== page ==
Before the doors of the Kent Stage theater opened, a long line of concertgoers waiting to get in wrapped around the building and down the block. All 642 seats were sold out, plus additional chairs around the perimeter. Blackberry Smoke and Ida Mae would have to start their sets 45 minutes later than scheduled, to let everyone get through security and to their seats.
It was clear that more than a handful of attendees had been hitting the St. Patrick’s Day sauce long before showtime, but nobody seemed to misbehave tonight beyond the occasional raising of voices. That being said, maybe it was for the best that the Break it Down tour is, as the name implies, mellow, stripped-down and acoustic.
Having successfully filled the entire theater with the smell of burning Nag Champa incense sticks, on a stage adorned with tie-dyed mandala tapestries and fractal rugs, Blackberry Smoke went on around 9:15.
“Hope you enjoy our living room,” greeted Charlie Starr. “If you feel like dancing, that’s perfectly okay.”
The Atlanta southern blues and country rock band lives up to the authenticity of the sound, with a down-home Muscle Shoals feel. The core lineup is comprised of five stellar musicians: Starr (lead vocals, guitar), Paul Jackson (guitar, vocals), Brandon Still (keys), Richard Turner (bass, vocals) and his brother Brit Turner (drums, complete with a suitcase bass featuring a postcard illustration of a peach and Cherokee Rose that reads, “Greetings From Tropical Georgia”).
Starr took full advantage of the subdued atmosphere, telling stories and jokes between songs, and even stopping during Lay it all on Me to emphasize the lyrics. “We call that a tryst,” he affirmed.
Starr also took a moment to pay tribute to some fallen heroes, including Dick Dale’s passing that very day. Starr said he saw Dale play, “It was the loudest guitar I’d ever heard.” He then attempted to play a bit of Miserlou. “I can’t do it,” he confessed. Then, a moment later, “This one’s for Tom Petty,” he said, as the band launched into a great cover of Listen to Her Heart.
Then, after a spirited performance of Believe You Me, Starr proclaimed, “Alright, gettin’ funky on a Sunday! The fact that it’s Sunday has stopped no one this St. Patrick’s Day.”
And that was the truth. Shoulder-to-shoulder lines for beers and bathrooms congested the entire lobby. The wait for either took 30 minutes. Certainly no time to do both without missing a good chunk of the set. But people managed somehow, because by the end of the night I’d seen grown men in their 60s fall flat on their faces trying to get up to do one or the other.
Before Blackberry Smoke took the stage, British Blue-eyed Soul / Acoustic Americana duo Ida Mae warmed it up. On indefinite hiatus from blues-rock band Kill it Kid, guitarist/vocalist Chris Turpin plays fantastic slide guitar on a silver resonator and boot-stomps punctuations, while his wife Steph sings along and plays percussion.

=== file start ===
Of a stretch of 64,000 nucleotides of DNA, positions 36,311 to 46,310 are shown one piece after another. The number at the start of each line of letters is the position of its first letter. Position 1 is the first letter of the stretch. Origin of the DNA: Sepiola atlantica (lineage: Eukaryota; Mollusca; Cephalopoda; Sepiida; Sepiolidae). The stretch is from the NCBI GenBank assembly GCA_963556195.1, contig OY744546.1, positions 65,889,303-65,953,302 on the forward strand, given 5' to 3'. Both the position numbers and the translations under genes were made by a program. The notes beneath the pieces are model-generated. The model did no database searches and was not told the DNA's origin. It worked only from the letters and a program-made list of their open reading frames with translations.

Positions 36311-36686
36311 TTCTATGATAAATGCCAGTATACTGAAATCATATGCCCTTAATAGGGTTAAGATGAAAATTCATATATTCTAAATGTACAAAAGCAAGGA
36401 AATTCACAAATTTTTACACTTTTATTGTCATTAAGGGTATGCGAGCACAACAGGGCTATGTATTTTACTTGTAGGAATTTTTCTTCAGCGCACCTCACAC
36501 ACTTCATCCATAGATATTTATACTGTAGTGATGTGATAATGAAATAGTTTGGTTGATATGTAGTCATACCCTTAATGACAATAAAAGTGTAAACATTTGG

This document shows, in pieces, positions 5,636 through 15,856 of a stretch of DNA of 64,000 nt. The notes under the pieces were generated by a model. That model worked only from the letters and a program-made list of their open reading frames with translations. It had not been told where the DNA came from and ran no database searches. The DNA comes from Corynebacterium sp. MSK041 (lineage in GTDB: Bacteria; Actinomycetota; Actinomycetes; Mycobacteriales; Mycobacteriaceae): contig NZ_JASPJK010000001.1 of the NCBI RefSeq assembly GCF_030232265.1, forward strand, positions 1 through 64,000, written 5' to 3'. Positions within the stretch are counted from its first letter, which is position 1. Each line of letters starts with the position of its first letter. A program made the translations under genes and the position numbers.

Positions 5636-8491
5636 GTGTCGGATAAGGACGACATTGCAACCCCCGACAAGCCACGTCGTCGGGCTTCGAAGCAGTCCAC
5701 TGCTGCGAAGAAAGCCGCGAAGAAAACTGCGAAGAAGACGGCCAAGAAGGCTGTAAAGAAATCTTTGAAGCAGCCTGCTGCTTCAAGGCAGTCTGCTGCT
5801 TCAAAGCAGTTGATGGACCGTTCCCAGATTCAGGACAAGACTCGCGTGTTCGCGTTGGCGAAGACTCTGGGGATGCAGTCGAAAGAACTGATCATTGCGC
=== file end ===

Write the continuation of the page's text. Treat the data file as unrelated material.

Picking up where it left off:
Chris and Steph met while studying in Bath, England when they were about 18. “We started playing in a rock ‘n’ roll band together and got signed a year later, and have been touring together ever since,” said Steph.
Songs like My Girl is a Heartbreak, Reaching and Feel Them Getting Closer showcase Turpin’s strong, soulful vocals, while If You Don’t Love Me highlights the softer side Steph’s voice is taking. The dynamic works like a throatier Jonny Lang with a more muted Joss Stone.
The husband and wife team moved from the UK to Nashville only eight months ago, but this wasn’t Ida Mae’s first time playing Ohio. During their first week in the states last August, they played a rib burn off in Maumee, sharing the bill with Michael McDonald. They called it, “The most American thing we’ve ever done.”
Ida Mae takes their name from the old blues track by Sonny Terry and Brownie McGhee. “It’s the first song we learnt to sing together,” said Chris.
Between songs on this St Paddy’s Day evening, Chris declared that he and Steph are of Irish descent; then remarked, “But there’s no whiskey at the concession stand! What’s up with that? Oh it’s okay, we have Jameson in the back. Come see us at the merch table after the show and maybe we’ll share.”
When Blackberry Smoke asked Ida Mae to join them on this tour, they jumped at the chance. “We were touring with The Marcus King Band last November and December, and Charlie sat in on one of the shows in Atlanta. He saw our set, and very kindly we were invited to join the guys on this tour,” said Steph. “What was a little crazy is that we had our own headline show in London UK the day before the first show in Lexington KY! We finished our show in London, boarded a plane at 4am, flew to JFK, drove to LaGuardia, flew to Louisville, then drove to Lexington and arrived 10 minutes before doors! We still can’t quite believe we made it, to be honest!”
Ida Mae’s debut album, Chasing Lights, drops June 7. It was recorded by Ethan Johns and features Dweezil Zappa. Dweezil had initially reached out to Chris online, inviting him to play a guitar solo on Frank’s Cosmik Debris during a performance of Zappa Plays Zappa at The Royal Festival Hall in London. “We both joined him on stage and he was so kind and supportive of everything we were doing,” said Steph. “We asked him to do a guest solo on the record, and he did an insanely cool solo on one of our tracks called Boom Boom Boom“.
Upcoming dates for this tour include Wabash, IN; Bloomington and Waukegan, IL; Evansville, IN; Rocky Mount, VA; Englewood, NJ; Ithaca, NY; Easton, PA; and New York, NY.
All photos by Cleveland music photographer Mara Robinson.
Prints, wall art, canvas, velvet and metal prints available at www.MaraRobinson.com.